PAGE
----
Thursday, November 09, 2006

San Vicente, Northern Samar

The town of San Vicente, N. Samar is composed of seven islands. The main town of San Vicente lies isolated south from the six other islands which composes the town of San Vicente. The six other islands which almost face each other like in a circle are Sila (which boasts of a pink sand beach), Tarnate, Sangputan, Panganoron, Maragat and Mahaba. The beautiful beaches are found in these group of six islands. In San Vicente there is only one small cove where people usually go for swimming. San Vicente was formerly known as Destacado island. When it became a town separate from Capul, it was changed to San Vicente, however one barangay in the main town retained its name as Destacado. San Vicente is not yet a parish but only a mission station although having its own permanent priest assigned. Fishing is the main livelihood of the people, hence there is not lacking fresh fish on the table. However, there are still illegal dynamite fishing being practiced. We heard two dynamites exploded when we camped there in Sila.

Last Monday, Nov. 6, 2006 together with Frs. Louie, Mony and Roy and our computer man Ronnie, we visited the island of San Vicente. When I called up the administrator priest of San Vicente, Fr. Jose Sumayop he inquired what I would like to do there. I told him that upon arriving in San Vicente we would like to go to that famous pink sand beach and stay overnight there. He had been there for six months and he had not known that there was a beach with a pink sand and he wondered where I got the information. It was of course related to me by the former administrator, five years before who kept inviting me to visit San Vicente when we visited the nearby island of Capul. And so two days before we arrived, Fr. Joesu went for an inspection tour of the beach and had it cleaned, as it had not been visited for sometime already and there were lots of debris along the beach.
We arrived in San Vicente after leaving from the port in San Isidro at 4:30 p.m. after a two hour boat ride. We were told to take snacks first before proceeding to the pink beach. What met us was not just snacks but already a heavy seafood meal of fish na kinilaw, sinugba, pusit na sinugba and calamares, camoteng kahoy, and vegetables nga pipino but the thin one like a sikwa, among others.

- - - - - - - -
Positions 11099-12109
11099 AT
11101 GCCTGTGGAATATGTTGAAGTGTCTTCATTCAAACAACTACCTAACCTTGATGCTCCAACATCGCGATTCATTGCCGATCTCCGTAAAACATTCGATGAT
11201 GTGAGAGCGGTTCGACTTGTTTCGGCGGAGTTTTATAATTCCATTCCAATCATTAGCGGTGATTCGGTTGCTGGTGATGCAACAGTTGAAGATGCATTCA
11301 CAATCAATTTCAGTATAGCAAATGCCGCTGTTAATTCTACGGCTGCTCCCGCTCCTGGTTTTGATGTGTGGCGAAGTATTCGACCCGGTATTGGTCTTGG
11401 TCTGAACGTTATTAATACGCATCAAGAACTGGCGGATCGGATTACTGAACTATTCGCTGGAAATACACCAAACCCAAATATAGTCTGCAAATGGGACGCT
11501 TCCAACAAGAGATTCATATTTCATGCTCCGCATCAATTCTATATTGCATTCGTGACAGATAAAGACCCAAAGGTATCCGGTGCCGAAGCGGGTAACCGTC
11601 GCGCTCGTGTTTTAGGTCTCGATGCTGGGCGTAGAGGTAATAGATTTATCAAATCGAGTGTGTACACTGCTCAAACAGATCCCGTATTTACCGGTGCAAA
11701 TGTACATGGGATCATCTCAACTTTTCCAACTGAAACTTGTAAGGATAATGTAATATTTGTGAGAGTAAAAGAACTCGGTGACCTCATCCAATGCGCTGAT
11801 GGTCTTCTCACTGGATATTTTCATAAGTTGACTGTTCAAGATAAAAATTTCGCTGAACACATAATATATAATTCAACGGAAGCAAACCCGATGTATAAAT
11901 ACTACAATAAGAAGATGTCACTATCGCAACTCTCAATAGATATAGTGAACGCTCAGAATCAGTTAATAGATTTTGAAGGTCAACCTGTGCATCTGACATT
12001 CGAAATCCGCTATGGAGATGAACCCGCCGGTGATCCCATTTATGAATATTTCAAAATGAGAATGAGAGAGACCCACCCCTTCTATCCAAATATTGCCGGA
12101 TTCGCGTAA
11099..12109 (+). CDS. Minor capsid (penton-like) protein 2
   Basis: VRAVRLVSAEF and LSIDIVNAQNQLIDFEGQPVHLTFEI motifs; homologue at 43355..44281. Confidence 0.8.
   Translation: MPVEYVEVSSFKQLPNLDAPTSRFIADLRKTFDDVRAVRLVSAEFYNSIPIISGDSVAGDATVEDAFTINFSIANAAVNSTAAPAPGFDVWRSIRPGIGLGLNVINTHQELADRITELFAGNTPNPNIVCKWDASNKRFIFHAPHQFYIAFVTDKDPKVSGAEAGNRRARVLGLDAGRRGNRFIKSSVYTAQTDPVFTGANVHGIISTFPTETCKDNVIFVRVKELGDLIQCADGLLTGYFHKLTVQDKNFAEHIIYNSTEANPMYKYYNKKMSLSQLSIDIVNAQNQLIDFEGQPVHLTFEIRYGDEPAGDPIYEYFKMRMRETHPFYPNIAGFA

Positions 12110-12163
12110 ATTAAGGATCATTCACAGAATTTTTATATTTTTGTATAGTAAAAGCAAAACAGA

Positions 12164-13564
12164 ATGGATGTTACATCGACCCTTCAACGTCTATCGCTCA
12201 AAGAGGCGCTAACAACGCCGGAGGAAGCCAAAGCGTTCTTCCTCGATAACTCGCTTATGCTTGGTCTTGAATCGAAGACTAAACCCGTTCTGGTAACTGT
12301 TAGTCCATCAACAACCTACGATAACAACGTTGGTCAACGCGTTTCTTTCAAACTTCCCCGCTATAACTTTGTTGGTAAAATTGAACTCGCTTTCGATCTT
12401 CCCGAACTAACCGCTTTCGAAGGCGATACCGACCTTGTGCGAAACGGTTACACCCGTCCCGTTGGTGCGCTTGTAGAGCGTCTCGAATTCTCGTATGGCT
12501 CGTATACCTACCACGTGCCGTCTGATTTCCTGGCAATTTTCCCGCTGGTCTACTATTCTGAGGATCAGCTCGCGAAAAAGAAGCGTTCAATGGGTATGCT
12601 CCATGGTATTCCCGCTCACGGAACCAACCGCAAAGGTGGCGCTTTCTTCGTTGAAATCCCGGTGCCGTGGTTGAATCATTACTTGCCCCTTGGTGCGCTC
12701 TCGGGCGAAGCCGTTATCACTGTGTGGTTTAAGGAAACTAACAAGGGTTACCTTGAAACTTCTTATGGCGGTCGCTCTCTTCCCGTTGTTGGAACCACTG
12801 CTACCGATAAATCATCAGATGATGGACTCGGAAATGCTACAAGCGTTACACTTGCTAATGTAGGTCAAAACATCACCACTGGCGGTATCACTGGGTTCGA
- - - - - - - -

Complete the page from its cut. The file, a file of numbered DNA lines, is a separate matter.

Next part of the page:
We left for the island of Sila where the pink sand beach was supposed to be at past six in the evening. It was a 45 minute boat ride to the island, but it was a glorious night as we saw the moon arising from the east illuminating the seas. In Sila we pitched camp there. This part of Sila is called Binantal. People from the town of San Vicente accompanied us, as well as people from Sila and Tarnate also joined us, as they were the ones who prepared the food for dinner that night. It was really the second dinner for the night. They had with them two newly catched fish and an octopus which were cooked just there. There were almost 50 people there who welcomed us that night. The parishioners coming from San Vicente stayed overnight with us, while the people from Sila and Tarnate went home that night only to return the following morning bringing food again for breakfast. Since we brought with us a portable generator set, we had lights the whole night.
After breakfast and having inspected the truly pink sand beach and done some swimming (there were lots of tiny jelly fish in this part of the beach at this time), we went for an island hopping. From Sila, we visited all the islands which compose San Vicente: Panganoron, Mahaba, Maragat, Sangputan and Tarnate.

The boat that would bring us from San Isidro, N. Samar to San Vicente.

The main island of San Vicente

The church of San Vicente.

The altar of the Church of San Vicente

Maragat Island is the second biggest island after San Vicente. Pictured above is the southern end of the island. The current here is so fast that even at midday the water is so refreshingly cool.

Sunset in San Vicente

Mahaba Island

The sand bar of Mahaba Island

Enjoying the waters of Panganoron island.
Panganoron island has the best beach for swimming. The beach is clean and white and the waters so clear.
Panganoron Island

Frs. Louie, Roy and Ronnie having the time of their life in Panganoron island.
One has not really been to San Vicente if one has not visited the beautiful white beach of Panganoron island. Our host, Joesu, on the right.

The island of Sila where the pink sand can be found.

It's really one-of-a-kind pink sand found in the island of Sila.